The strong growth in the economy has largely coincided with the construction boom in Phnom Penh and all over Cambodia. However, a recent trend that is symptomatic of the burgeoning amount of construction across Cambodia is the increase in house and business break-ins proximate to construction sites, said John Muller, Managing Director of Global Security Solutions (GSS) Cambodia.
Although statistics are hard to come by, Muller, a security professional with almost 30 years of experience in South East Asia, who follows this issue closely, has noted a rise in break-ins around construction sites where workers have ample time to survey the movements of occupants, determine their wealth and assess easy access points. He also noted that recently there have been various cases of increasingly bold break-ins where people are entering while occupants sleep and even entering bedrooms to take high value items.
In order to mitigate this risk, said Muller, those living or working near construction zones should assess the most vital areas of their home or business and secure those areas.
“Your most vital areas are always the areas where there are people, first and foremost, and, secondly, the areas where you keep your most valued property,” he said.
Keep in mind, said Muller, “there are few broad daylight type break-ins, most will occur at night.”
Family bedrooms can be protected with a home alarm system, which have handheld remote controls to arm and disarm. Muller advises there are many such systems on the market now and some very affordable options. Those seeking higher security solutions can find that some include magnetic switches for windows and doors, glass break detectors and even motion sensor detectors.
Access control is increasingly used in Cambodian businesses and residences because people are learning that, in Muller’s words, “if you have one key, you may as well have 1000.”
Always try to have only one point of entry to your home or business, recommended Muller, as keys are extremely easy to copy in Cambodia and locks are easy to break. House help and private security guards always represent a certain level of human risk as they assume positions of trust, yet may not attain a high enough salary to resist opportunistic theft or collusion with outside interests. Therefore, for those with the means, non-key personalized entry systems will avoid these risks, such as fingerprint or retina scanning systems and cameras on main entry points.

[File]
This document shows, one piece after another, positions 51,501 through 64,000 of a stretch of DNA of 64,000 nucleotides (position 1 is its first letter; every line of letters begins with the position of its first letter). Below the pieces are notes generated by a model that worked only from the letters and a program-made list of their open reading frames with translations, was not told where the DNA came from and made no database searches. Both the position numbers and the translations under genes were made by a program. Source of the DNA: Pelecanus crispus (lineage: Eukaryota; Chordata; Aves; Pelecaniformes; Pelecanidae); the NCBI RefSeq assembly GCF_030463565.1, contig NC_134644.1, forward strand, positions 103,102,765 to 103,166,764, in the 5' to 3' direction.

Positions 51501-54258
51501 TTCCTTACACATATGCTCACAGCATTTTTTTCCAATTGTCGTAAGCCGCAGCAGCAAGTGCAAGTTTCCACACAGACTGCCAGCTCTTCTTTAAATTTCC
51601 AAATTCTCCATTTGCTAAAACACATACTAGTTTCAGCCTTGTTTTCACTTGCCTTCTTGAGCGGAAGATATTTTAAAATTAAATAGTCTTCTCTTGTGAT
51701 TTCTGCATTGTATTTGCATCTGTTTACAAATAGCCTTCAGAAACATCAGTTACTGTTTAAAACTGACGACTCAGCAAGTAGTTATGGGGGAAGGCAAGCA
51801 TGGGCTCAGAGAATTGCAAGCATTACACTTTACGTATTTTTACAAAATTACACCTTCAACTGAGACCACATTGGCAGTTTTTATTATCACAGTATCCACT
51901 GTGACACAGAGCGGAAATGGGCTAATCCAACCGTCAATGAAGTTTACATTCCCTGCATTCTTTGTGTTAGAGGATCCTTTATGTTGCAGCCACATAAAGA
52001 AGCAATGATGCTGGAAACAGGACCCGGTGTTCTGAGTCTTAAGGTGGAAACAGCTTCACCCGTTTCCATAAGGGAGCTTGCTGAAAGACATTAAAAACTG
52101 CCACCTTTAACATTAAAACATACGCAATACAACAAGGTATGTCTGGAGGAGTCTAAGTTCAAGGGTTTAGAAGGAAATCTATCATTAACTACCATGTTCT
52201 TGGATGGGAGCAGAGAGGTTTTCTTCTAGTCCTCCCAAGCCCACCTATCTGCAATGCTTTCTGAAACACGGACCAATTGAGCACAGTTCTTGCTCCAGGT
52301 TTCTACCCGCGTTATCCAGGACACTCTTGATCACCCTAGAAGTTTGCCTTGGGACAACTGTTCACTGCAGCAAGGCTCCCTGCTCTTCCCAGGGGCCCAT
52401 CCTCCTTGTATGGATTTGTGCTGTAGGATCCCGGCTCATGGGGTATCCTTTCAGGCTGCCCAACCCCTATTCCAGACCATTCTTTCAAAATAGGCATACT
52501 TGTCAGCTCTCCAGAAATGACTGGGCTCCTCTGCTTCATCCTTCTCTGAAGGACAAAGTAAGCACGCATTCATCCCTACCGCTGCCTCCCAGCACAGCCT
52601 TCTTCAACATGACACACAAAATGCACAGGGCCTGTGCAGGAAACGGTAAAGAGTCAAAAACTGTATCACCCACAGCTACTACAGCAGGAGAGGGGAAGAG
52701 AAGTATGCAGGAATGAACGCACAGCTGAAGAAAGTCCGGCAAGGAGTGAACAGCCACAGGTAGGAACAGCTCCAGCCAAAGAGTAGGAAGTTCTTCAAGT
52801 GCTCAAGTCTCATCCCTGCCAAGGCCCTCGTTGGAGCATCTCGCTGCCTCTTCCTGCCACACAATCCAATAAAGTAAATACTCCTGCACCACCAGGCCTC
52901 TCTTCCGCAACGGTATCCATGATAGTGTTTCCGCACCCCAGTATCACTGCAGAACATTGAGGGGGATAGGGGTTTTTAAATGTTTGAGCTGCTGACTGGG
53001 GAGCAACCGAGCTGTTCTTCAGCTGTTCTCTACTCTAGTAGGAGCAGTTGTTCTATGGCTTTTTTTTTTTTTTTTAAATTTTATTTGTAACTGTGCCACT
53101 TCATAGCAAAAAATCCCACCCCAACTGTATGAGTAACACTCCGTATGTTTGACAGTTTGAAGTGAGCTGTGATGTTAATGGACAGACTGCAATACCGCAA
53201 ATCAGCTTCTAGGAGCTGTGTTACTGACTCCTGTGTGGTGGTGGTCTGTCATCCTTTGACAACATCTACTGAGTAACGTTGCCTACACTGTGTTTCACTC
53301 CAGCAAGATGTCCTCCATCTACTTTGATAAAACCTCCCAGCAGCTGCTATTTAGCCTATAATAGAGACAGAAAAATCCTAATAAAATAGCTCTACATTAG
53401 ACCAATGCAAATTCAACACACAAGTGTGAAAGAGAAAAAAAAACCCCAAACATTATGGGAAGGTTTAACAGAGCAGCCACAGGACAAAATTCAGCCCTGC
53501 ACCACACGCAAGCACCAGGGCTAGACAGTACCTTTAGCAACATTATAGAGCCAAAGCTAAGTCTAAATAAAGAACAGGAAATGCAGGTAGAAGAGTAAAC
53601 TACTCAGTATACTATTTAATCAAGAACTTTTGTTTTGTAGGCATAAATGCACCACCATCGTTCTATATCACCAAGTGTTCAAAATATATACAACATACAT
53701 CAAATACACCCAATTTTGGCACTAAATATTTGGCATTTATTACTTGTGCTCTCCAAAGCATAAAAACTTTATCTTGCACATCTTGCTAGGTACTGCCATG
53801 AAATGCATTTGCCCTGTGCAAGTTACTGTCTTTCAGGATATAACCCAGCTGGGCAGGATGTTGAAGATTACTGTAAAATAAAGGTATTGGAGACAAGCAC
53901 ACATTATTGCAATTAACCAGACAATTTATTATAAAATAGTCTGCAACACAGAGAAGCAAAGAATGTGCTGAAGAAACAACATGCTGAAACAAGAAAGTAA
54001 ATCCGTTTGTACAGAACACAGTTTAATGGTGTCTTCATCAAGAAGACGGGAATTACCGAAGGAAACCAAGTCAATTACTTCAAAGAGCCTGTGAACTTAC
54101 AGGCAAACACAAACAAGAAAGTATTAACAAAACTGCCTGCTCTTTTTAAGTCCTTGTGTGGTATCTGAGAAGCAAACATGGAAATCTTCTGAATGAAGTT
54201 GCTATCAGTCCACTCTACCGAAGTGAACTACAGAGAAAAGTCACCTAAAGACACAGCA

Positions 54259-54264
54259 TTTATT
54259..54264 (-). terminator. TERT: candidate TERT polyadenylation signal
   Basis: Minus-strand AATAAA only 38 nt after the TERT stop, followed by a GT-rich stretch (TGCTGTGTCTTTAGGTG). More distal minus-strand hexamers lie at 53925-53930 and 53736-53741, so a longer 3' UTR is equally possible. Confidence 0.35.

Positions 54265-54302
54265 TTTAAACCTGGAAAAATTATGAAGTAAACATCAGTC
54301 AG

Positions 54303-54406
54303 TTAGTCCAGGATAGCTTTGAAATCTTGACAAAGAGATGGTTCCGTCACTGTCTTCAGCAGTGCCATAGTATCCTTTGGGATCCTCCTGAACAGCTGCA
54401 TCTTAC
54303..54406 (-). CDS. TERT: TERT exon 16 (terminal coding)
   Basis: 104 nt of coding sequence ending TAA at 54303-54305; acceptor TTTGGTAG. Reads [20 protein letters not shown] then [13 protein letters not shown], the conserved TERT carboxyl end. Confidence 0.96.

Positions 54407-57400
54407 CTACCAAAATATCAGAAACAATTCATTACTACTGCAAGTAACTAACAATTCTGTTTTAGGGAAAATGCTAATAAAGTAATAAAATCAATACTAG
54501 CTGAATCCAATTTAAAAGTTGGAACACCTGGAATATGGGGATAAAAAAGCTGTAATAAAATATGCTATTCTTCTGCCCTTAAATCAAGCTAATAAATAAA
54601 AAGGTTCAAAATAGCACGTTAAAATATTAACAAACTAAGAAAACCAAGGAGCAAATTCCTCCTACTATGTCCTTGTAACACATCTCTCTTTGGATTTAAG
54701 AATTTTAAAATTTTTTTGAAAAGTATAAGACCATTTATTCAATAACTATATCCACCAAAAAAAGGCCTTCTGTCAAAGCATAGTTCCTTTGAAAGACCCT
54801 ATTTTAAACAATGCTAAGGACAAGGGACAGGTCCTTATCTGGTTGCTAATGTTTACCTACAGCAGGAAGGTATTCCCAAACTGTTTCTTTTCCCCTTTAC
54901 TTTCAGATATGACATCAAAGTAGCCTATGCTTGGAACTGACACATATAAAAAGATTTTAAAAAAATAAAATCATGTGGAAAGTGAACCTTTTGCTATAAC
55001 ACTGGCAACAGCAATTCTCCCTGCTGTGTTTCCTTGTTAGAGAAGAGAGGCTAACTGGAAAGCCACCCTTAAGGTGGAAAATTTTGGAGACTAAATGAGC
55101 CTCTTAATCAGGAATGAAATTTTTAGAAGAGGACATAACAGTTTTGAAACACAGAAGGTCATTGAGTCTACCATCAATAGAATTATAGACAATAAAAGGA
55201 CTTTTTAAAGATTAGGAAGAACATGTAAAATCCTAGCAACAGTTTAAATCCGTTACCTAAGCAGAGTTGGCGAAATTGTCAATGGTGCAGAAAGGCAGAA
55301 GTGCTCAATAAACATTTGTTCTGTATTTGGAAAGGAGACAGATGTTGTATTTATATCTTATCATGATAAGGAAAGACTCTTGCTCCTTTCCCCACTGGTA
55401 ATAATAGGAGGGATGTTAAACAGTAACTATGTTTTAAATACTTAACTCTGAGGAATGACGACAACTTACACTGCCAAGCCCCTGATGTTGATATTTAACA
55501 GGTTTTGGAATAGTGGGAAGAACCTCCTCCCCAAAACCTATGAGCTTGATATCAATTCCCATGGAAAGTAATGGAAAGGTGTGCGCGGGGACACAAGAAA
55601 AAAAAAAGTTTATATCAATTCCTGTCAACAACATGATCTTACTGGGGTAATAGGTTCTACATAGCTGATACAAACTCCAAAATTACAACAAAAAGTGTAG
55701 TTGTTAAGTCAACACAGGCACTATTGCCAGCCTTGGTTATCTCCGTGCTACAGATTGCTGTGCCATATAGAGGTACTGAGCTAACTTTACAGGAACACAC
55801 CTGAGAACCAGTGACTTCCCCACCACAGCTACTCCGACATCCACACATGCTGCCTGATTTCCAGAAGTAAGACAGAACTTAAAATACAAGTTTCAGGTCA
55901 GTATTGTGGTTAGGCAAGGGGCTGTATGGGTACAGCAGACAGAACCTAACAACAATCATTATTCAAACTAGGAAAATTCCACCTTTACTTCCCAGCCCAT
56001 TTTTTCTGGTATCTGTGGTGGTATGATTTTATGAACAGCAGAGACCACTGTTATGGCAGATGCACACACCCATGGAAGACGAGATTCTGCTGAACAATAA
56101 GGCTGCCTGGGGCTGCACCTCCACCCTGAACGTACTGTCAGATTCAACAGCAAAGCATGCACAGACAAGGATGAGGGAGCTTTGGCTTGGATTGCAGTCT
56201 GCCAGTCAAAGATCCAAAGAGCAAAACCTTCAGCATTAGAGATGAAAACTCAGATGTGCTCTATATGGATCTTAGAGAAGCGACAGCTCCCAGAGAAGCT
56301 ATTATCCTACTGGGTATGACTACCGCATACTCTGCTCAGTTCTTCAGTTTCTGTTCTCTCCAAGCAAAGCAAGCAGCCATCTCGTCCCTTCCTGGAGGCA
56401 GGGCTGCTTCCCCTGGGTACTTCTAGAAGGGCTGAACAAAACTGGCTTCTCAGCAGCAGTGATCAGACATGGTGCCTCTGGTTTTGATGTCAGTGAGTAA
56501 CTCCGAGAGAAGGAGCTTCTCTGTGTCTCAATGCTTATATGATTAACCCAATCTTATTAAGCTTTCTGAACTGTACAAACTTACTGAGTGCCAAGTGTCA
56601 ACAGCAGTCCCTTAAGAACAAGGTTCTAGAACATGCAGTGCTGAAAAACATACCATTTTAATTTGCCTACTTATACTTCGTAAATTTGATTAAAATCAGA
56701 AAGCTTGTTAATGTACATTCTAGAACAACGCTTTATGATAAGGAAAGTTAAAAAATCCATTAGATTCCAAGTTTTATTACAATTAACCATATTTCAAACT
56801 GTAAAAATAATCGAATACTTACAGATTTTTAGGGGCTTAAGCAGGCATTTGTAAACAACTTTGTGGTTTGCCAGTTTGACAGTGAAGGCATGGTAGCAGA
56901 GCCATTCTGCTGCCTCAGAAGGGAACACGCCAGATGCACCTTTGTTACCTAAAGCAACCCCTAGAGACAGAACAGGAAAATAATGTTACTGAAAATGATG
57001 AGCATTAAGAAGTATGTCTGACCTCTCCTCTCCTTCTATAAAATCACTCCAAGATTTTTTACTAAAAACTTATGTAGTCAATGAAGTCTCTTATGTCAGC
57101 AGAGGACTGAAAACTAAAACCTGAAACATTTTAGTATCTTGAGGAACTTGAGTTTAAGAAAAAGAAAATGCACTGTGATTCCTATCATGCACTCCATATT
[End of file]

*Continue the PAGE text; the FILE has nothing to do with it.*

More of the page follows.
Outside your property, trees on the borders of the property can act like ladders and cover for anyone hiding on the outskirts of the property. Lighting should be considered and sodium yellow lighting casts a shadow better than any other outdoor lighting, making intruders more obvious to you, your dog and any motion detecting alarms. Motion detectors are recommended outside the home or business, said Muller, connected to a siren alarm. However, if you have a large outdoor area, maybe a commercial property, motion detectors and cameras may be too expensive to monitor the whole area – in which case a dog and/or a professional guard may be the best option.
Cameras are always recommended for the outside of your house and the main roadways because it offers a basic deterrent, regardless of whether or not they are functioning. If you have a camera outside, potential intruders see your house as a hardened target, said Muller, and assume you have other security measures inside.
Andre de Jong, Managing Director of Robert Bosch (Cambodia) Co., Ltd., suggests this increased risk of break-ins should really be mitigated by the building developer in charge of the construction crew – who has a duty to ensure on site security measures during the construction stage of the development.
By installing cameras on the construction site borders, the property developer can deter construction workers from entering neighboring properties at all times. Furthermore, once the developer invests in such security equipment, this is not wasted capital whatsoever – as these systems can be transferred from the perimeter of the site into the new development once construction is complete. Such construction site security standards are standard policy for many international developments currently underway in Cambodia. However, it is not yet enforced in Cambodian building codes and legislation–something that de Jong hopes to see change in upcoming construction law policy reviews.
James Whitehead, content director for realestate.com.kh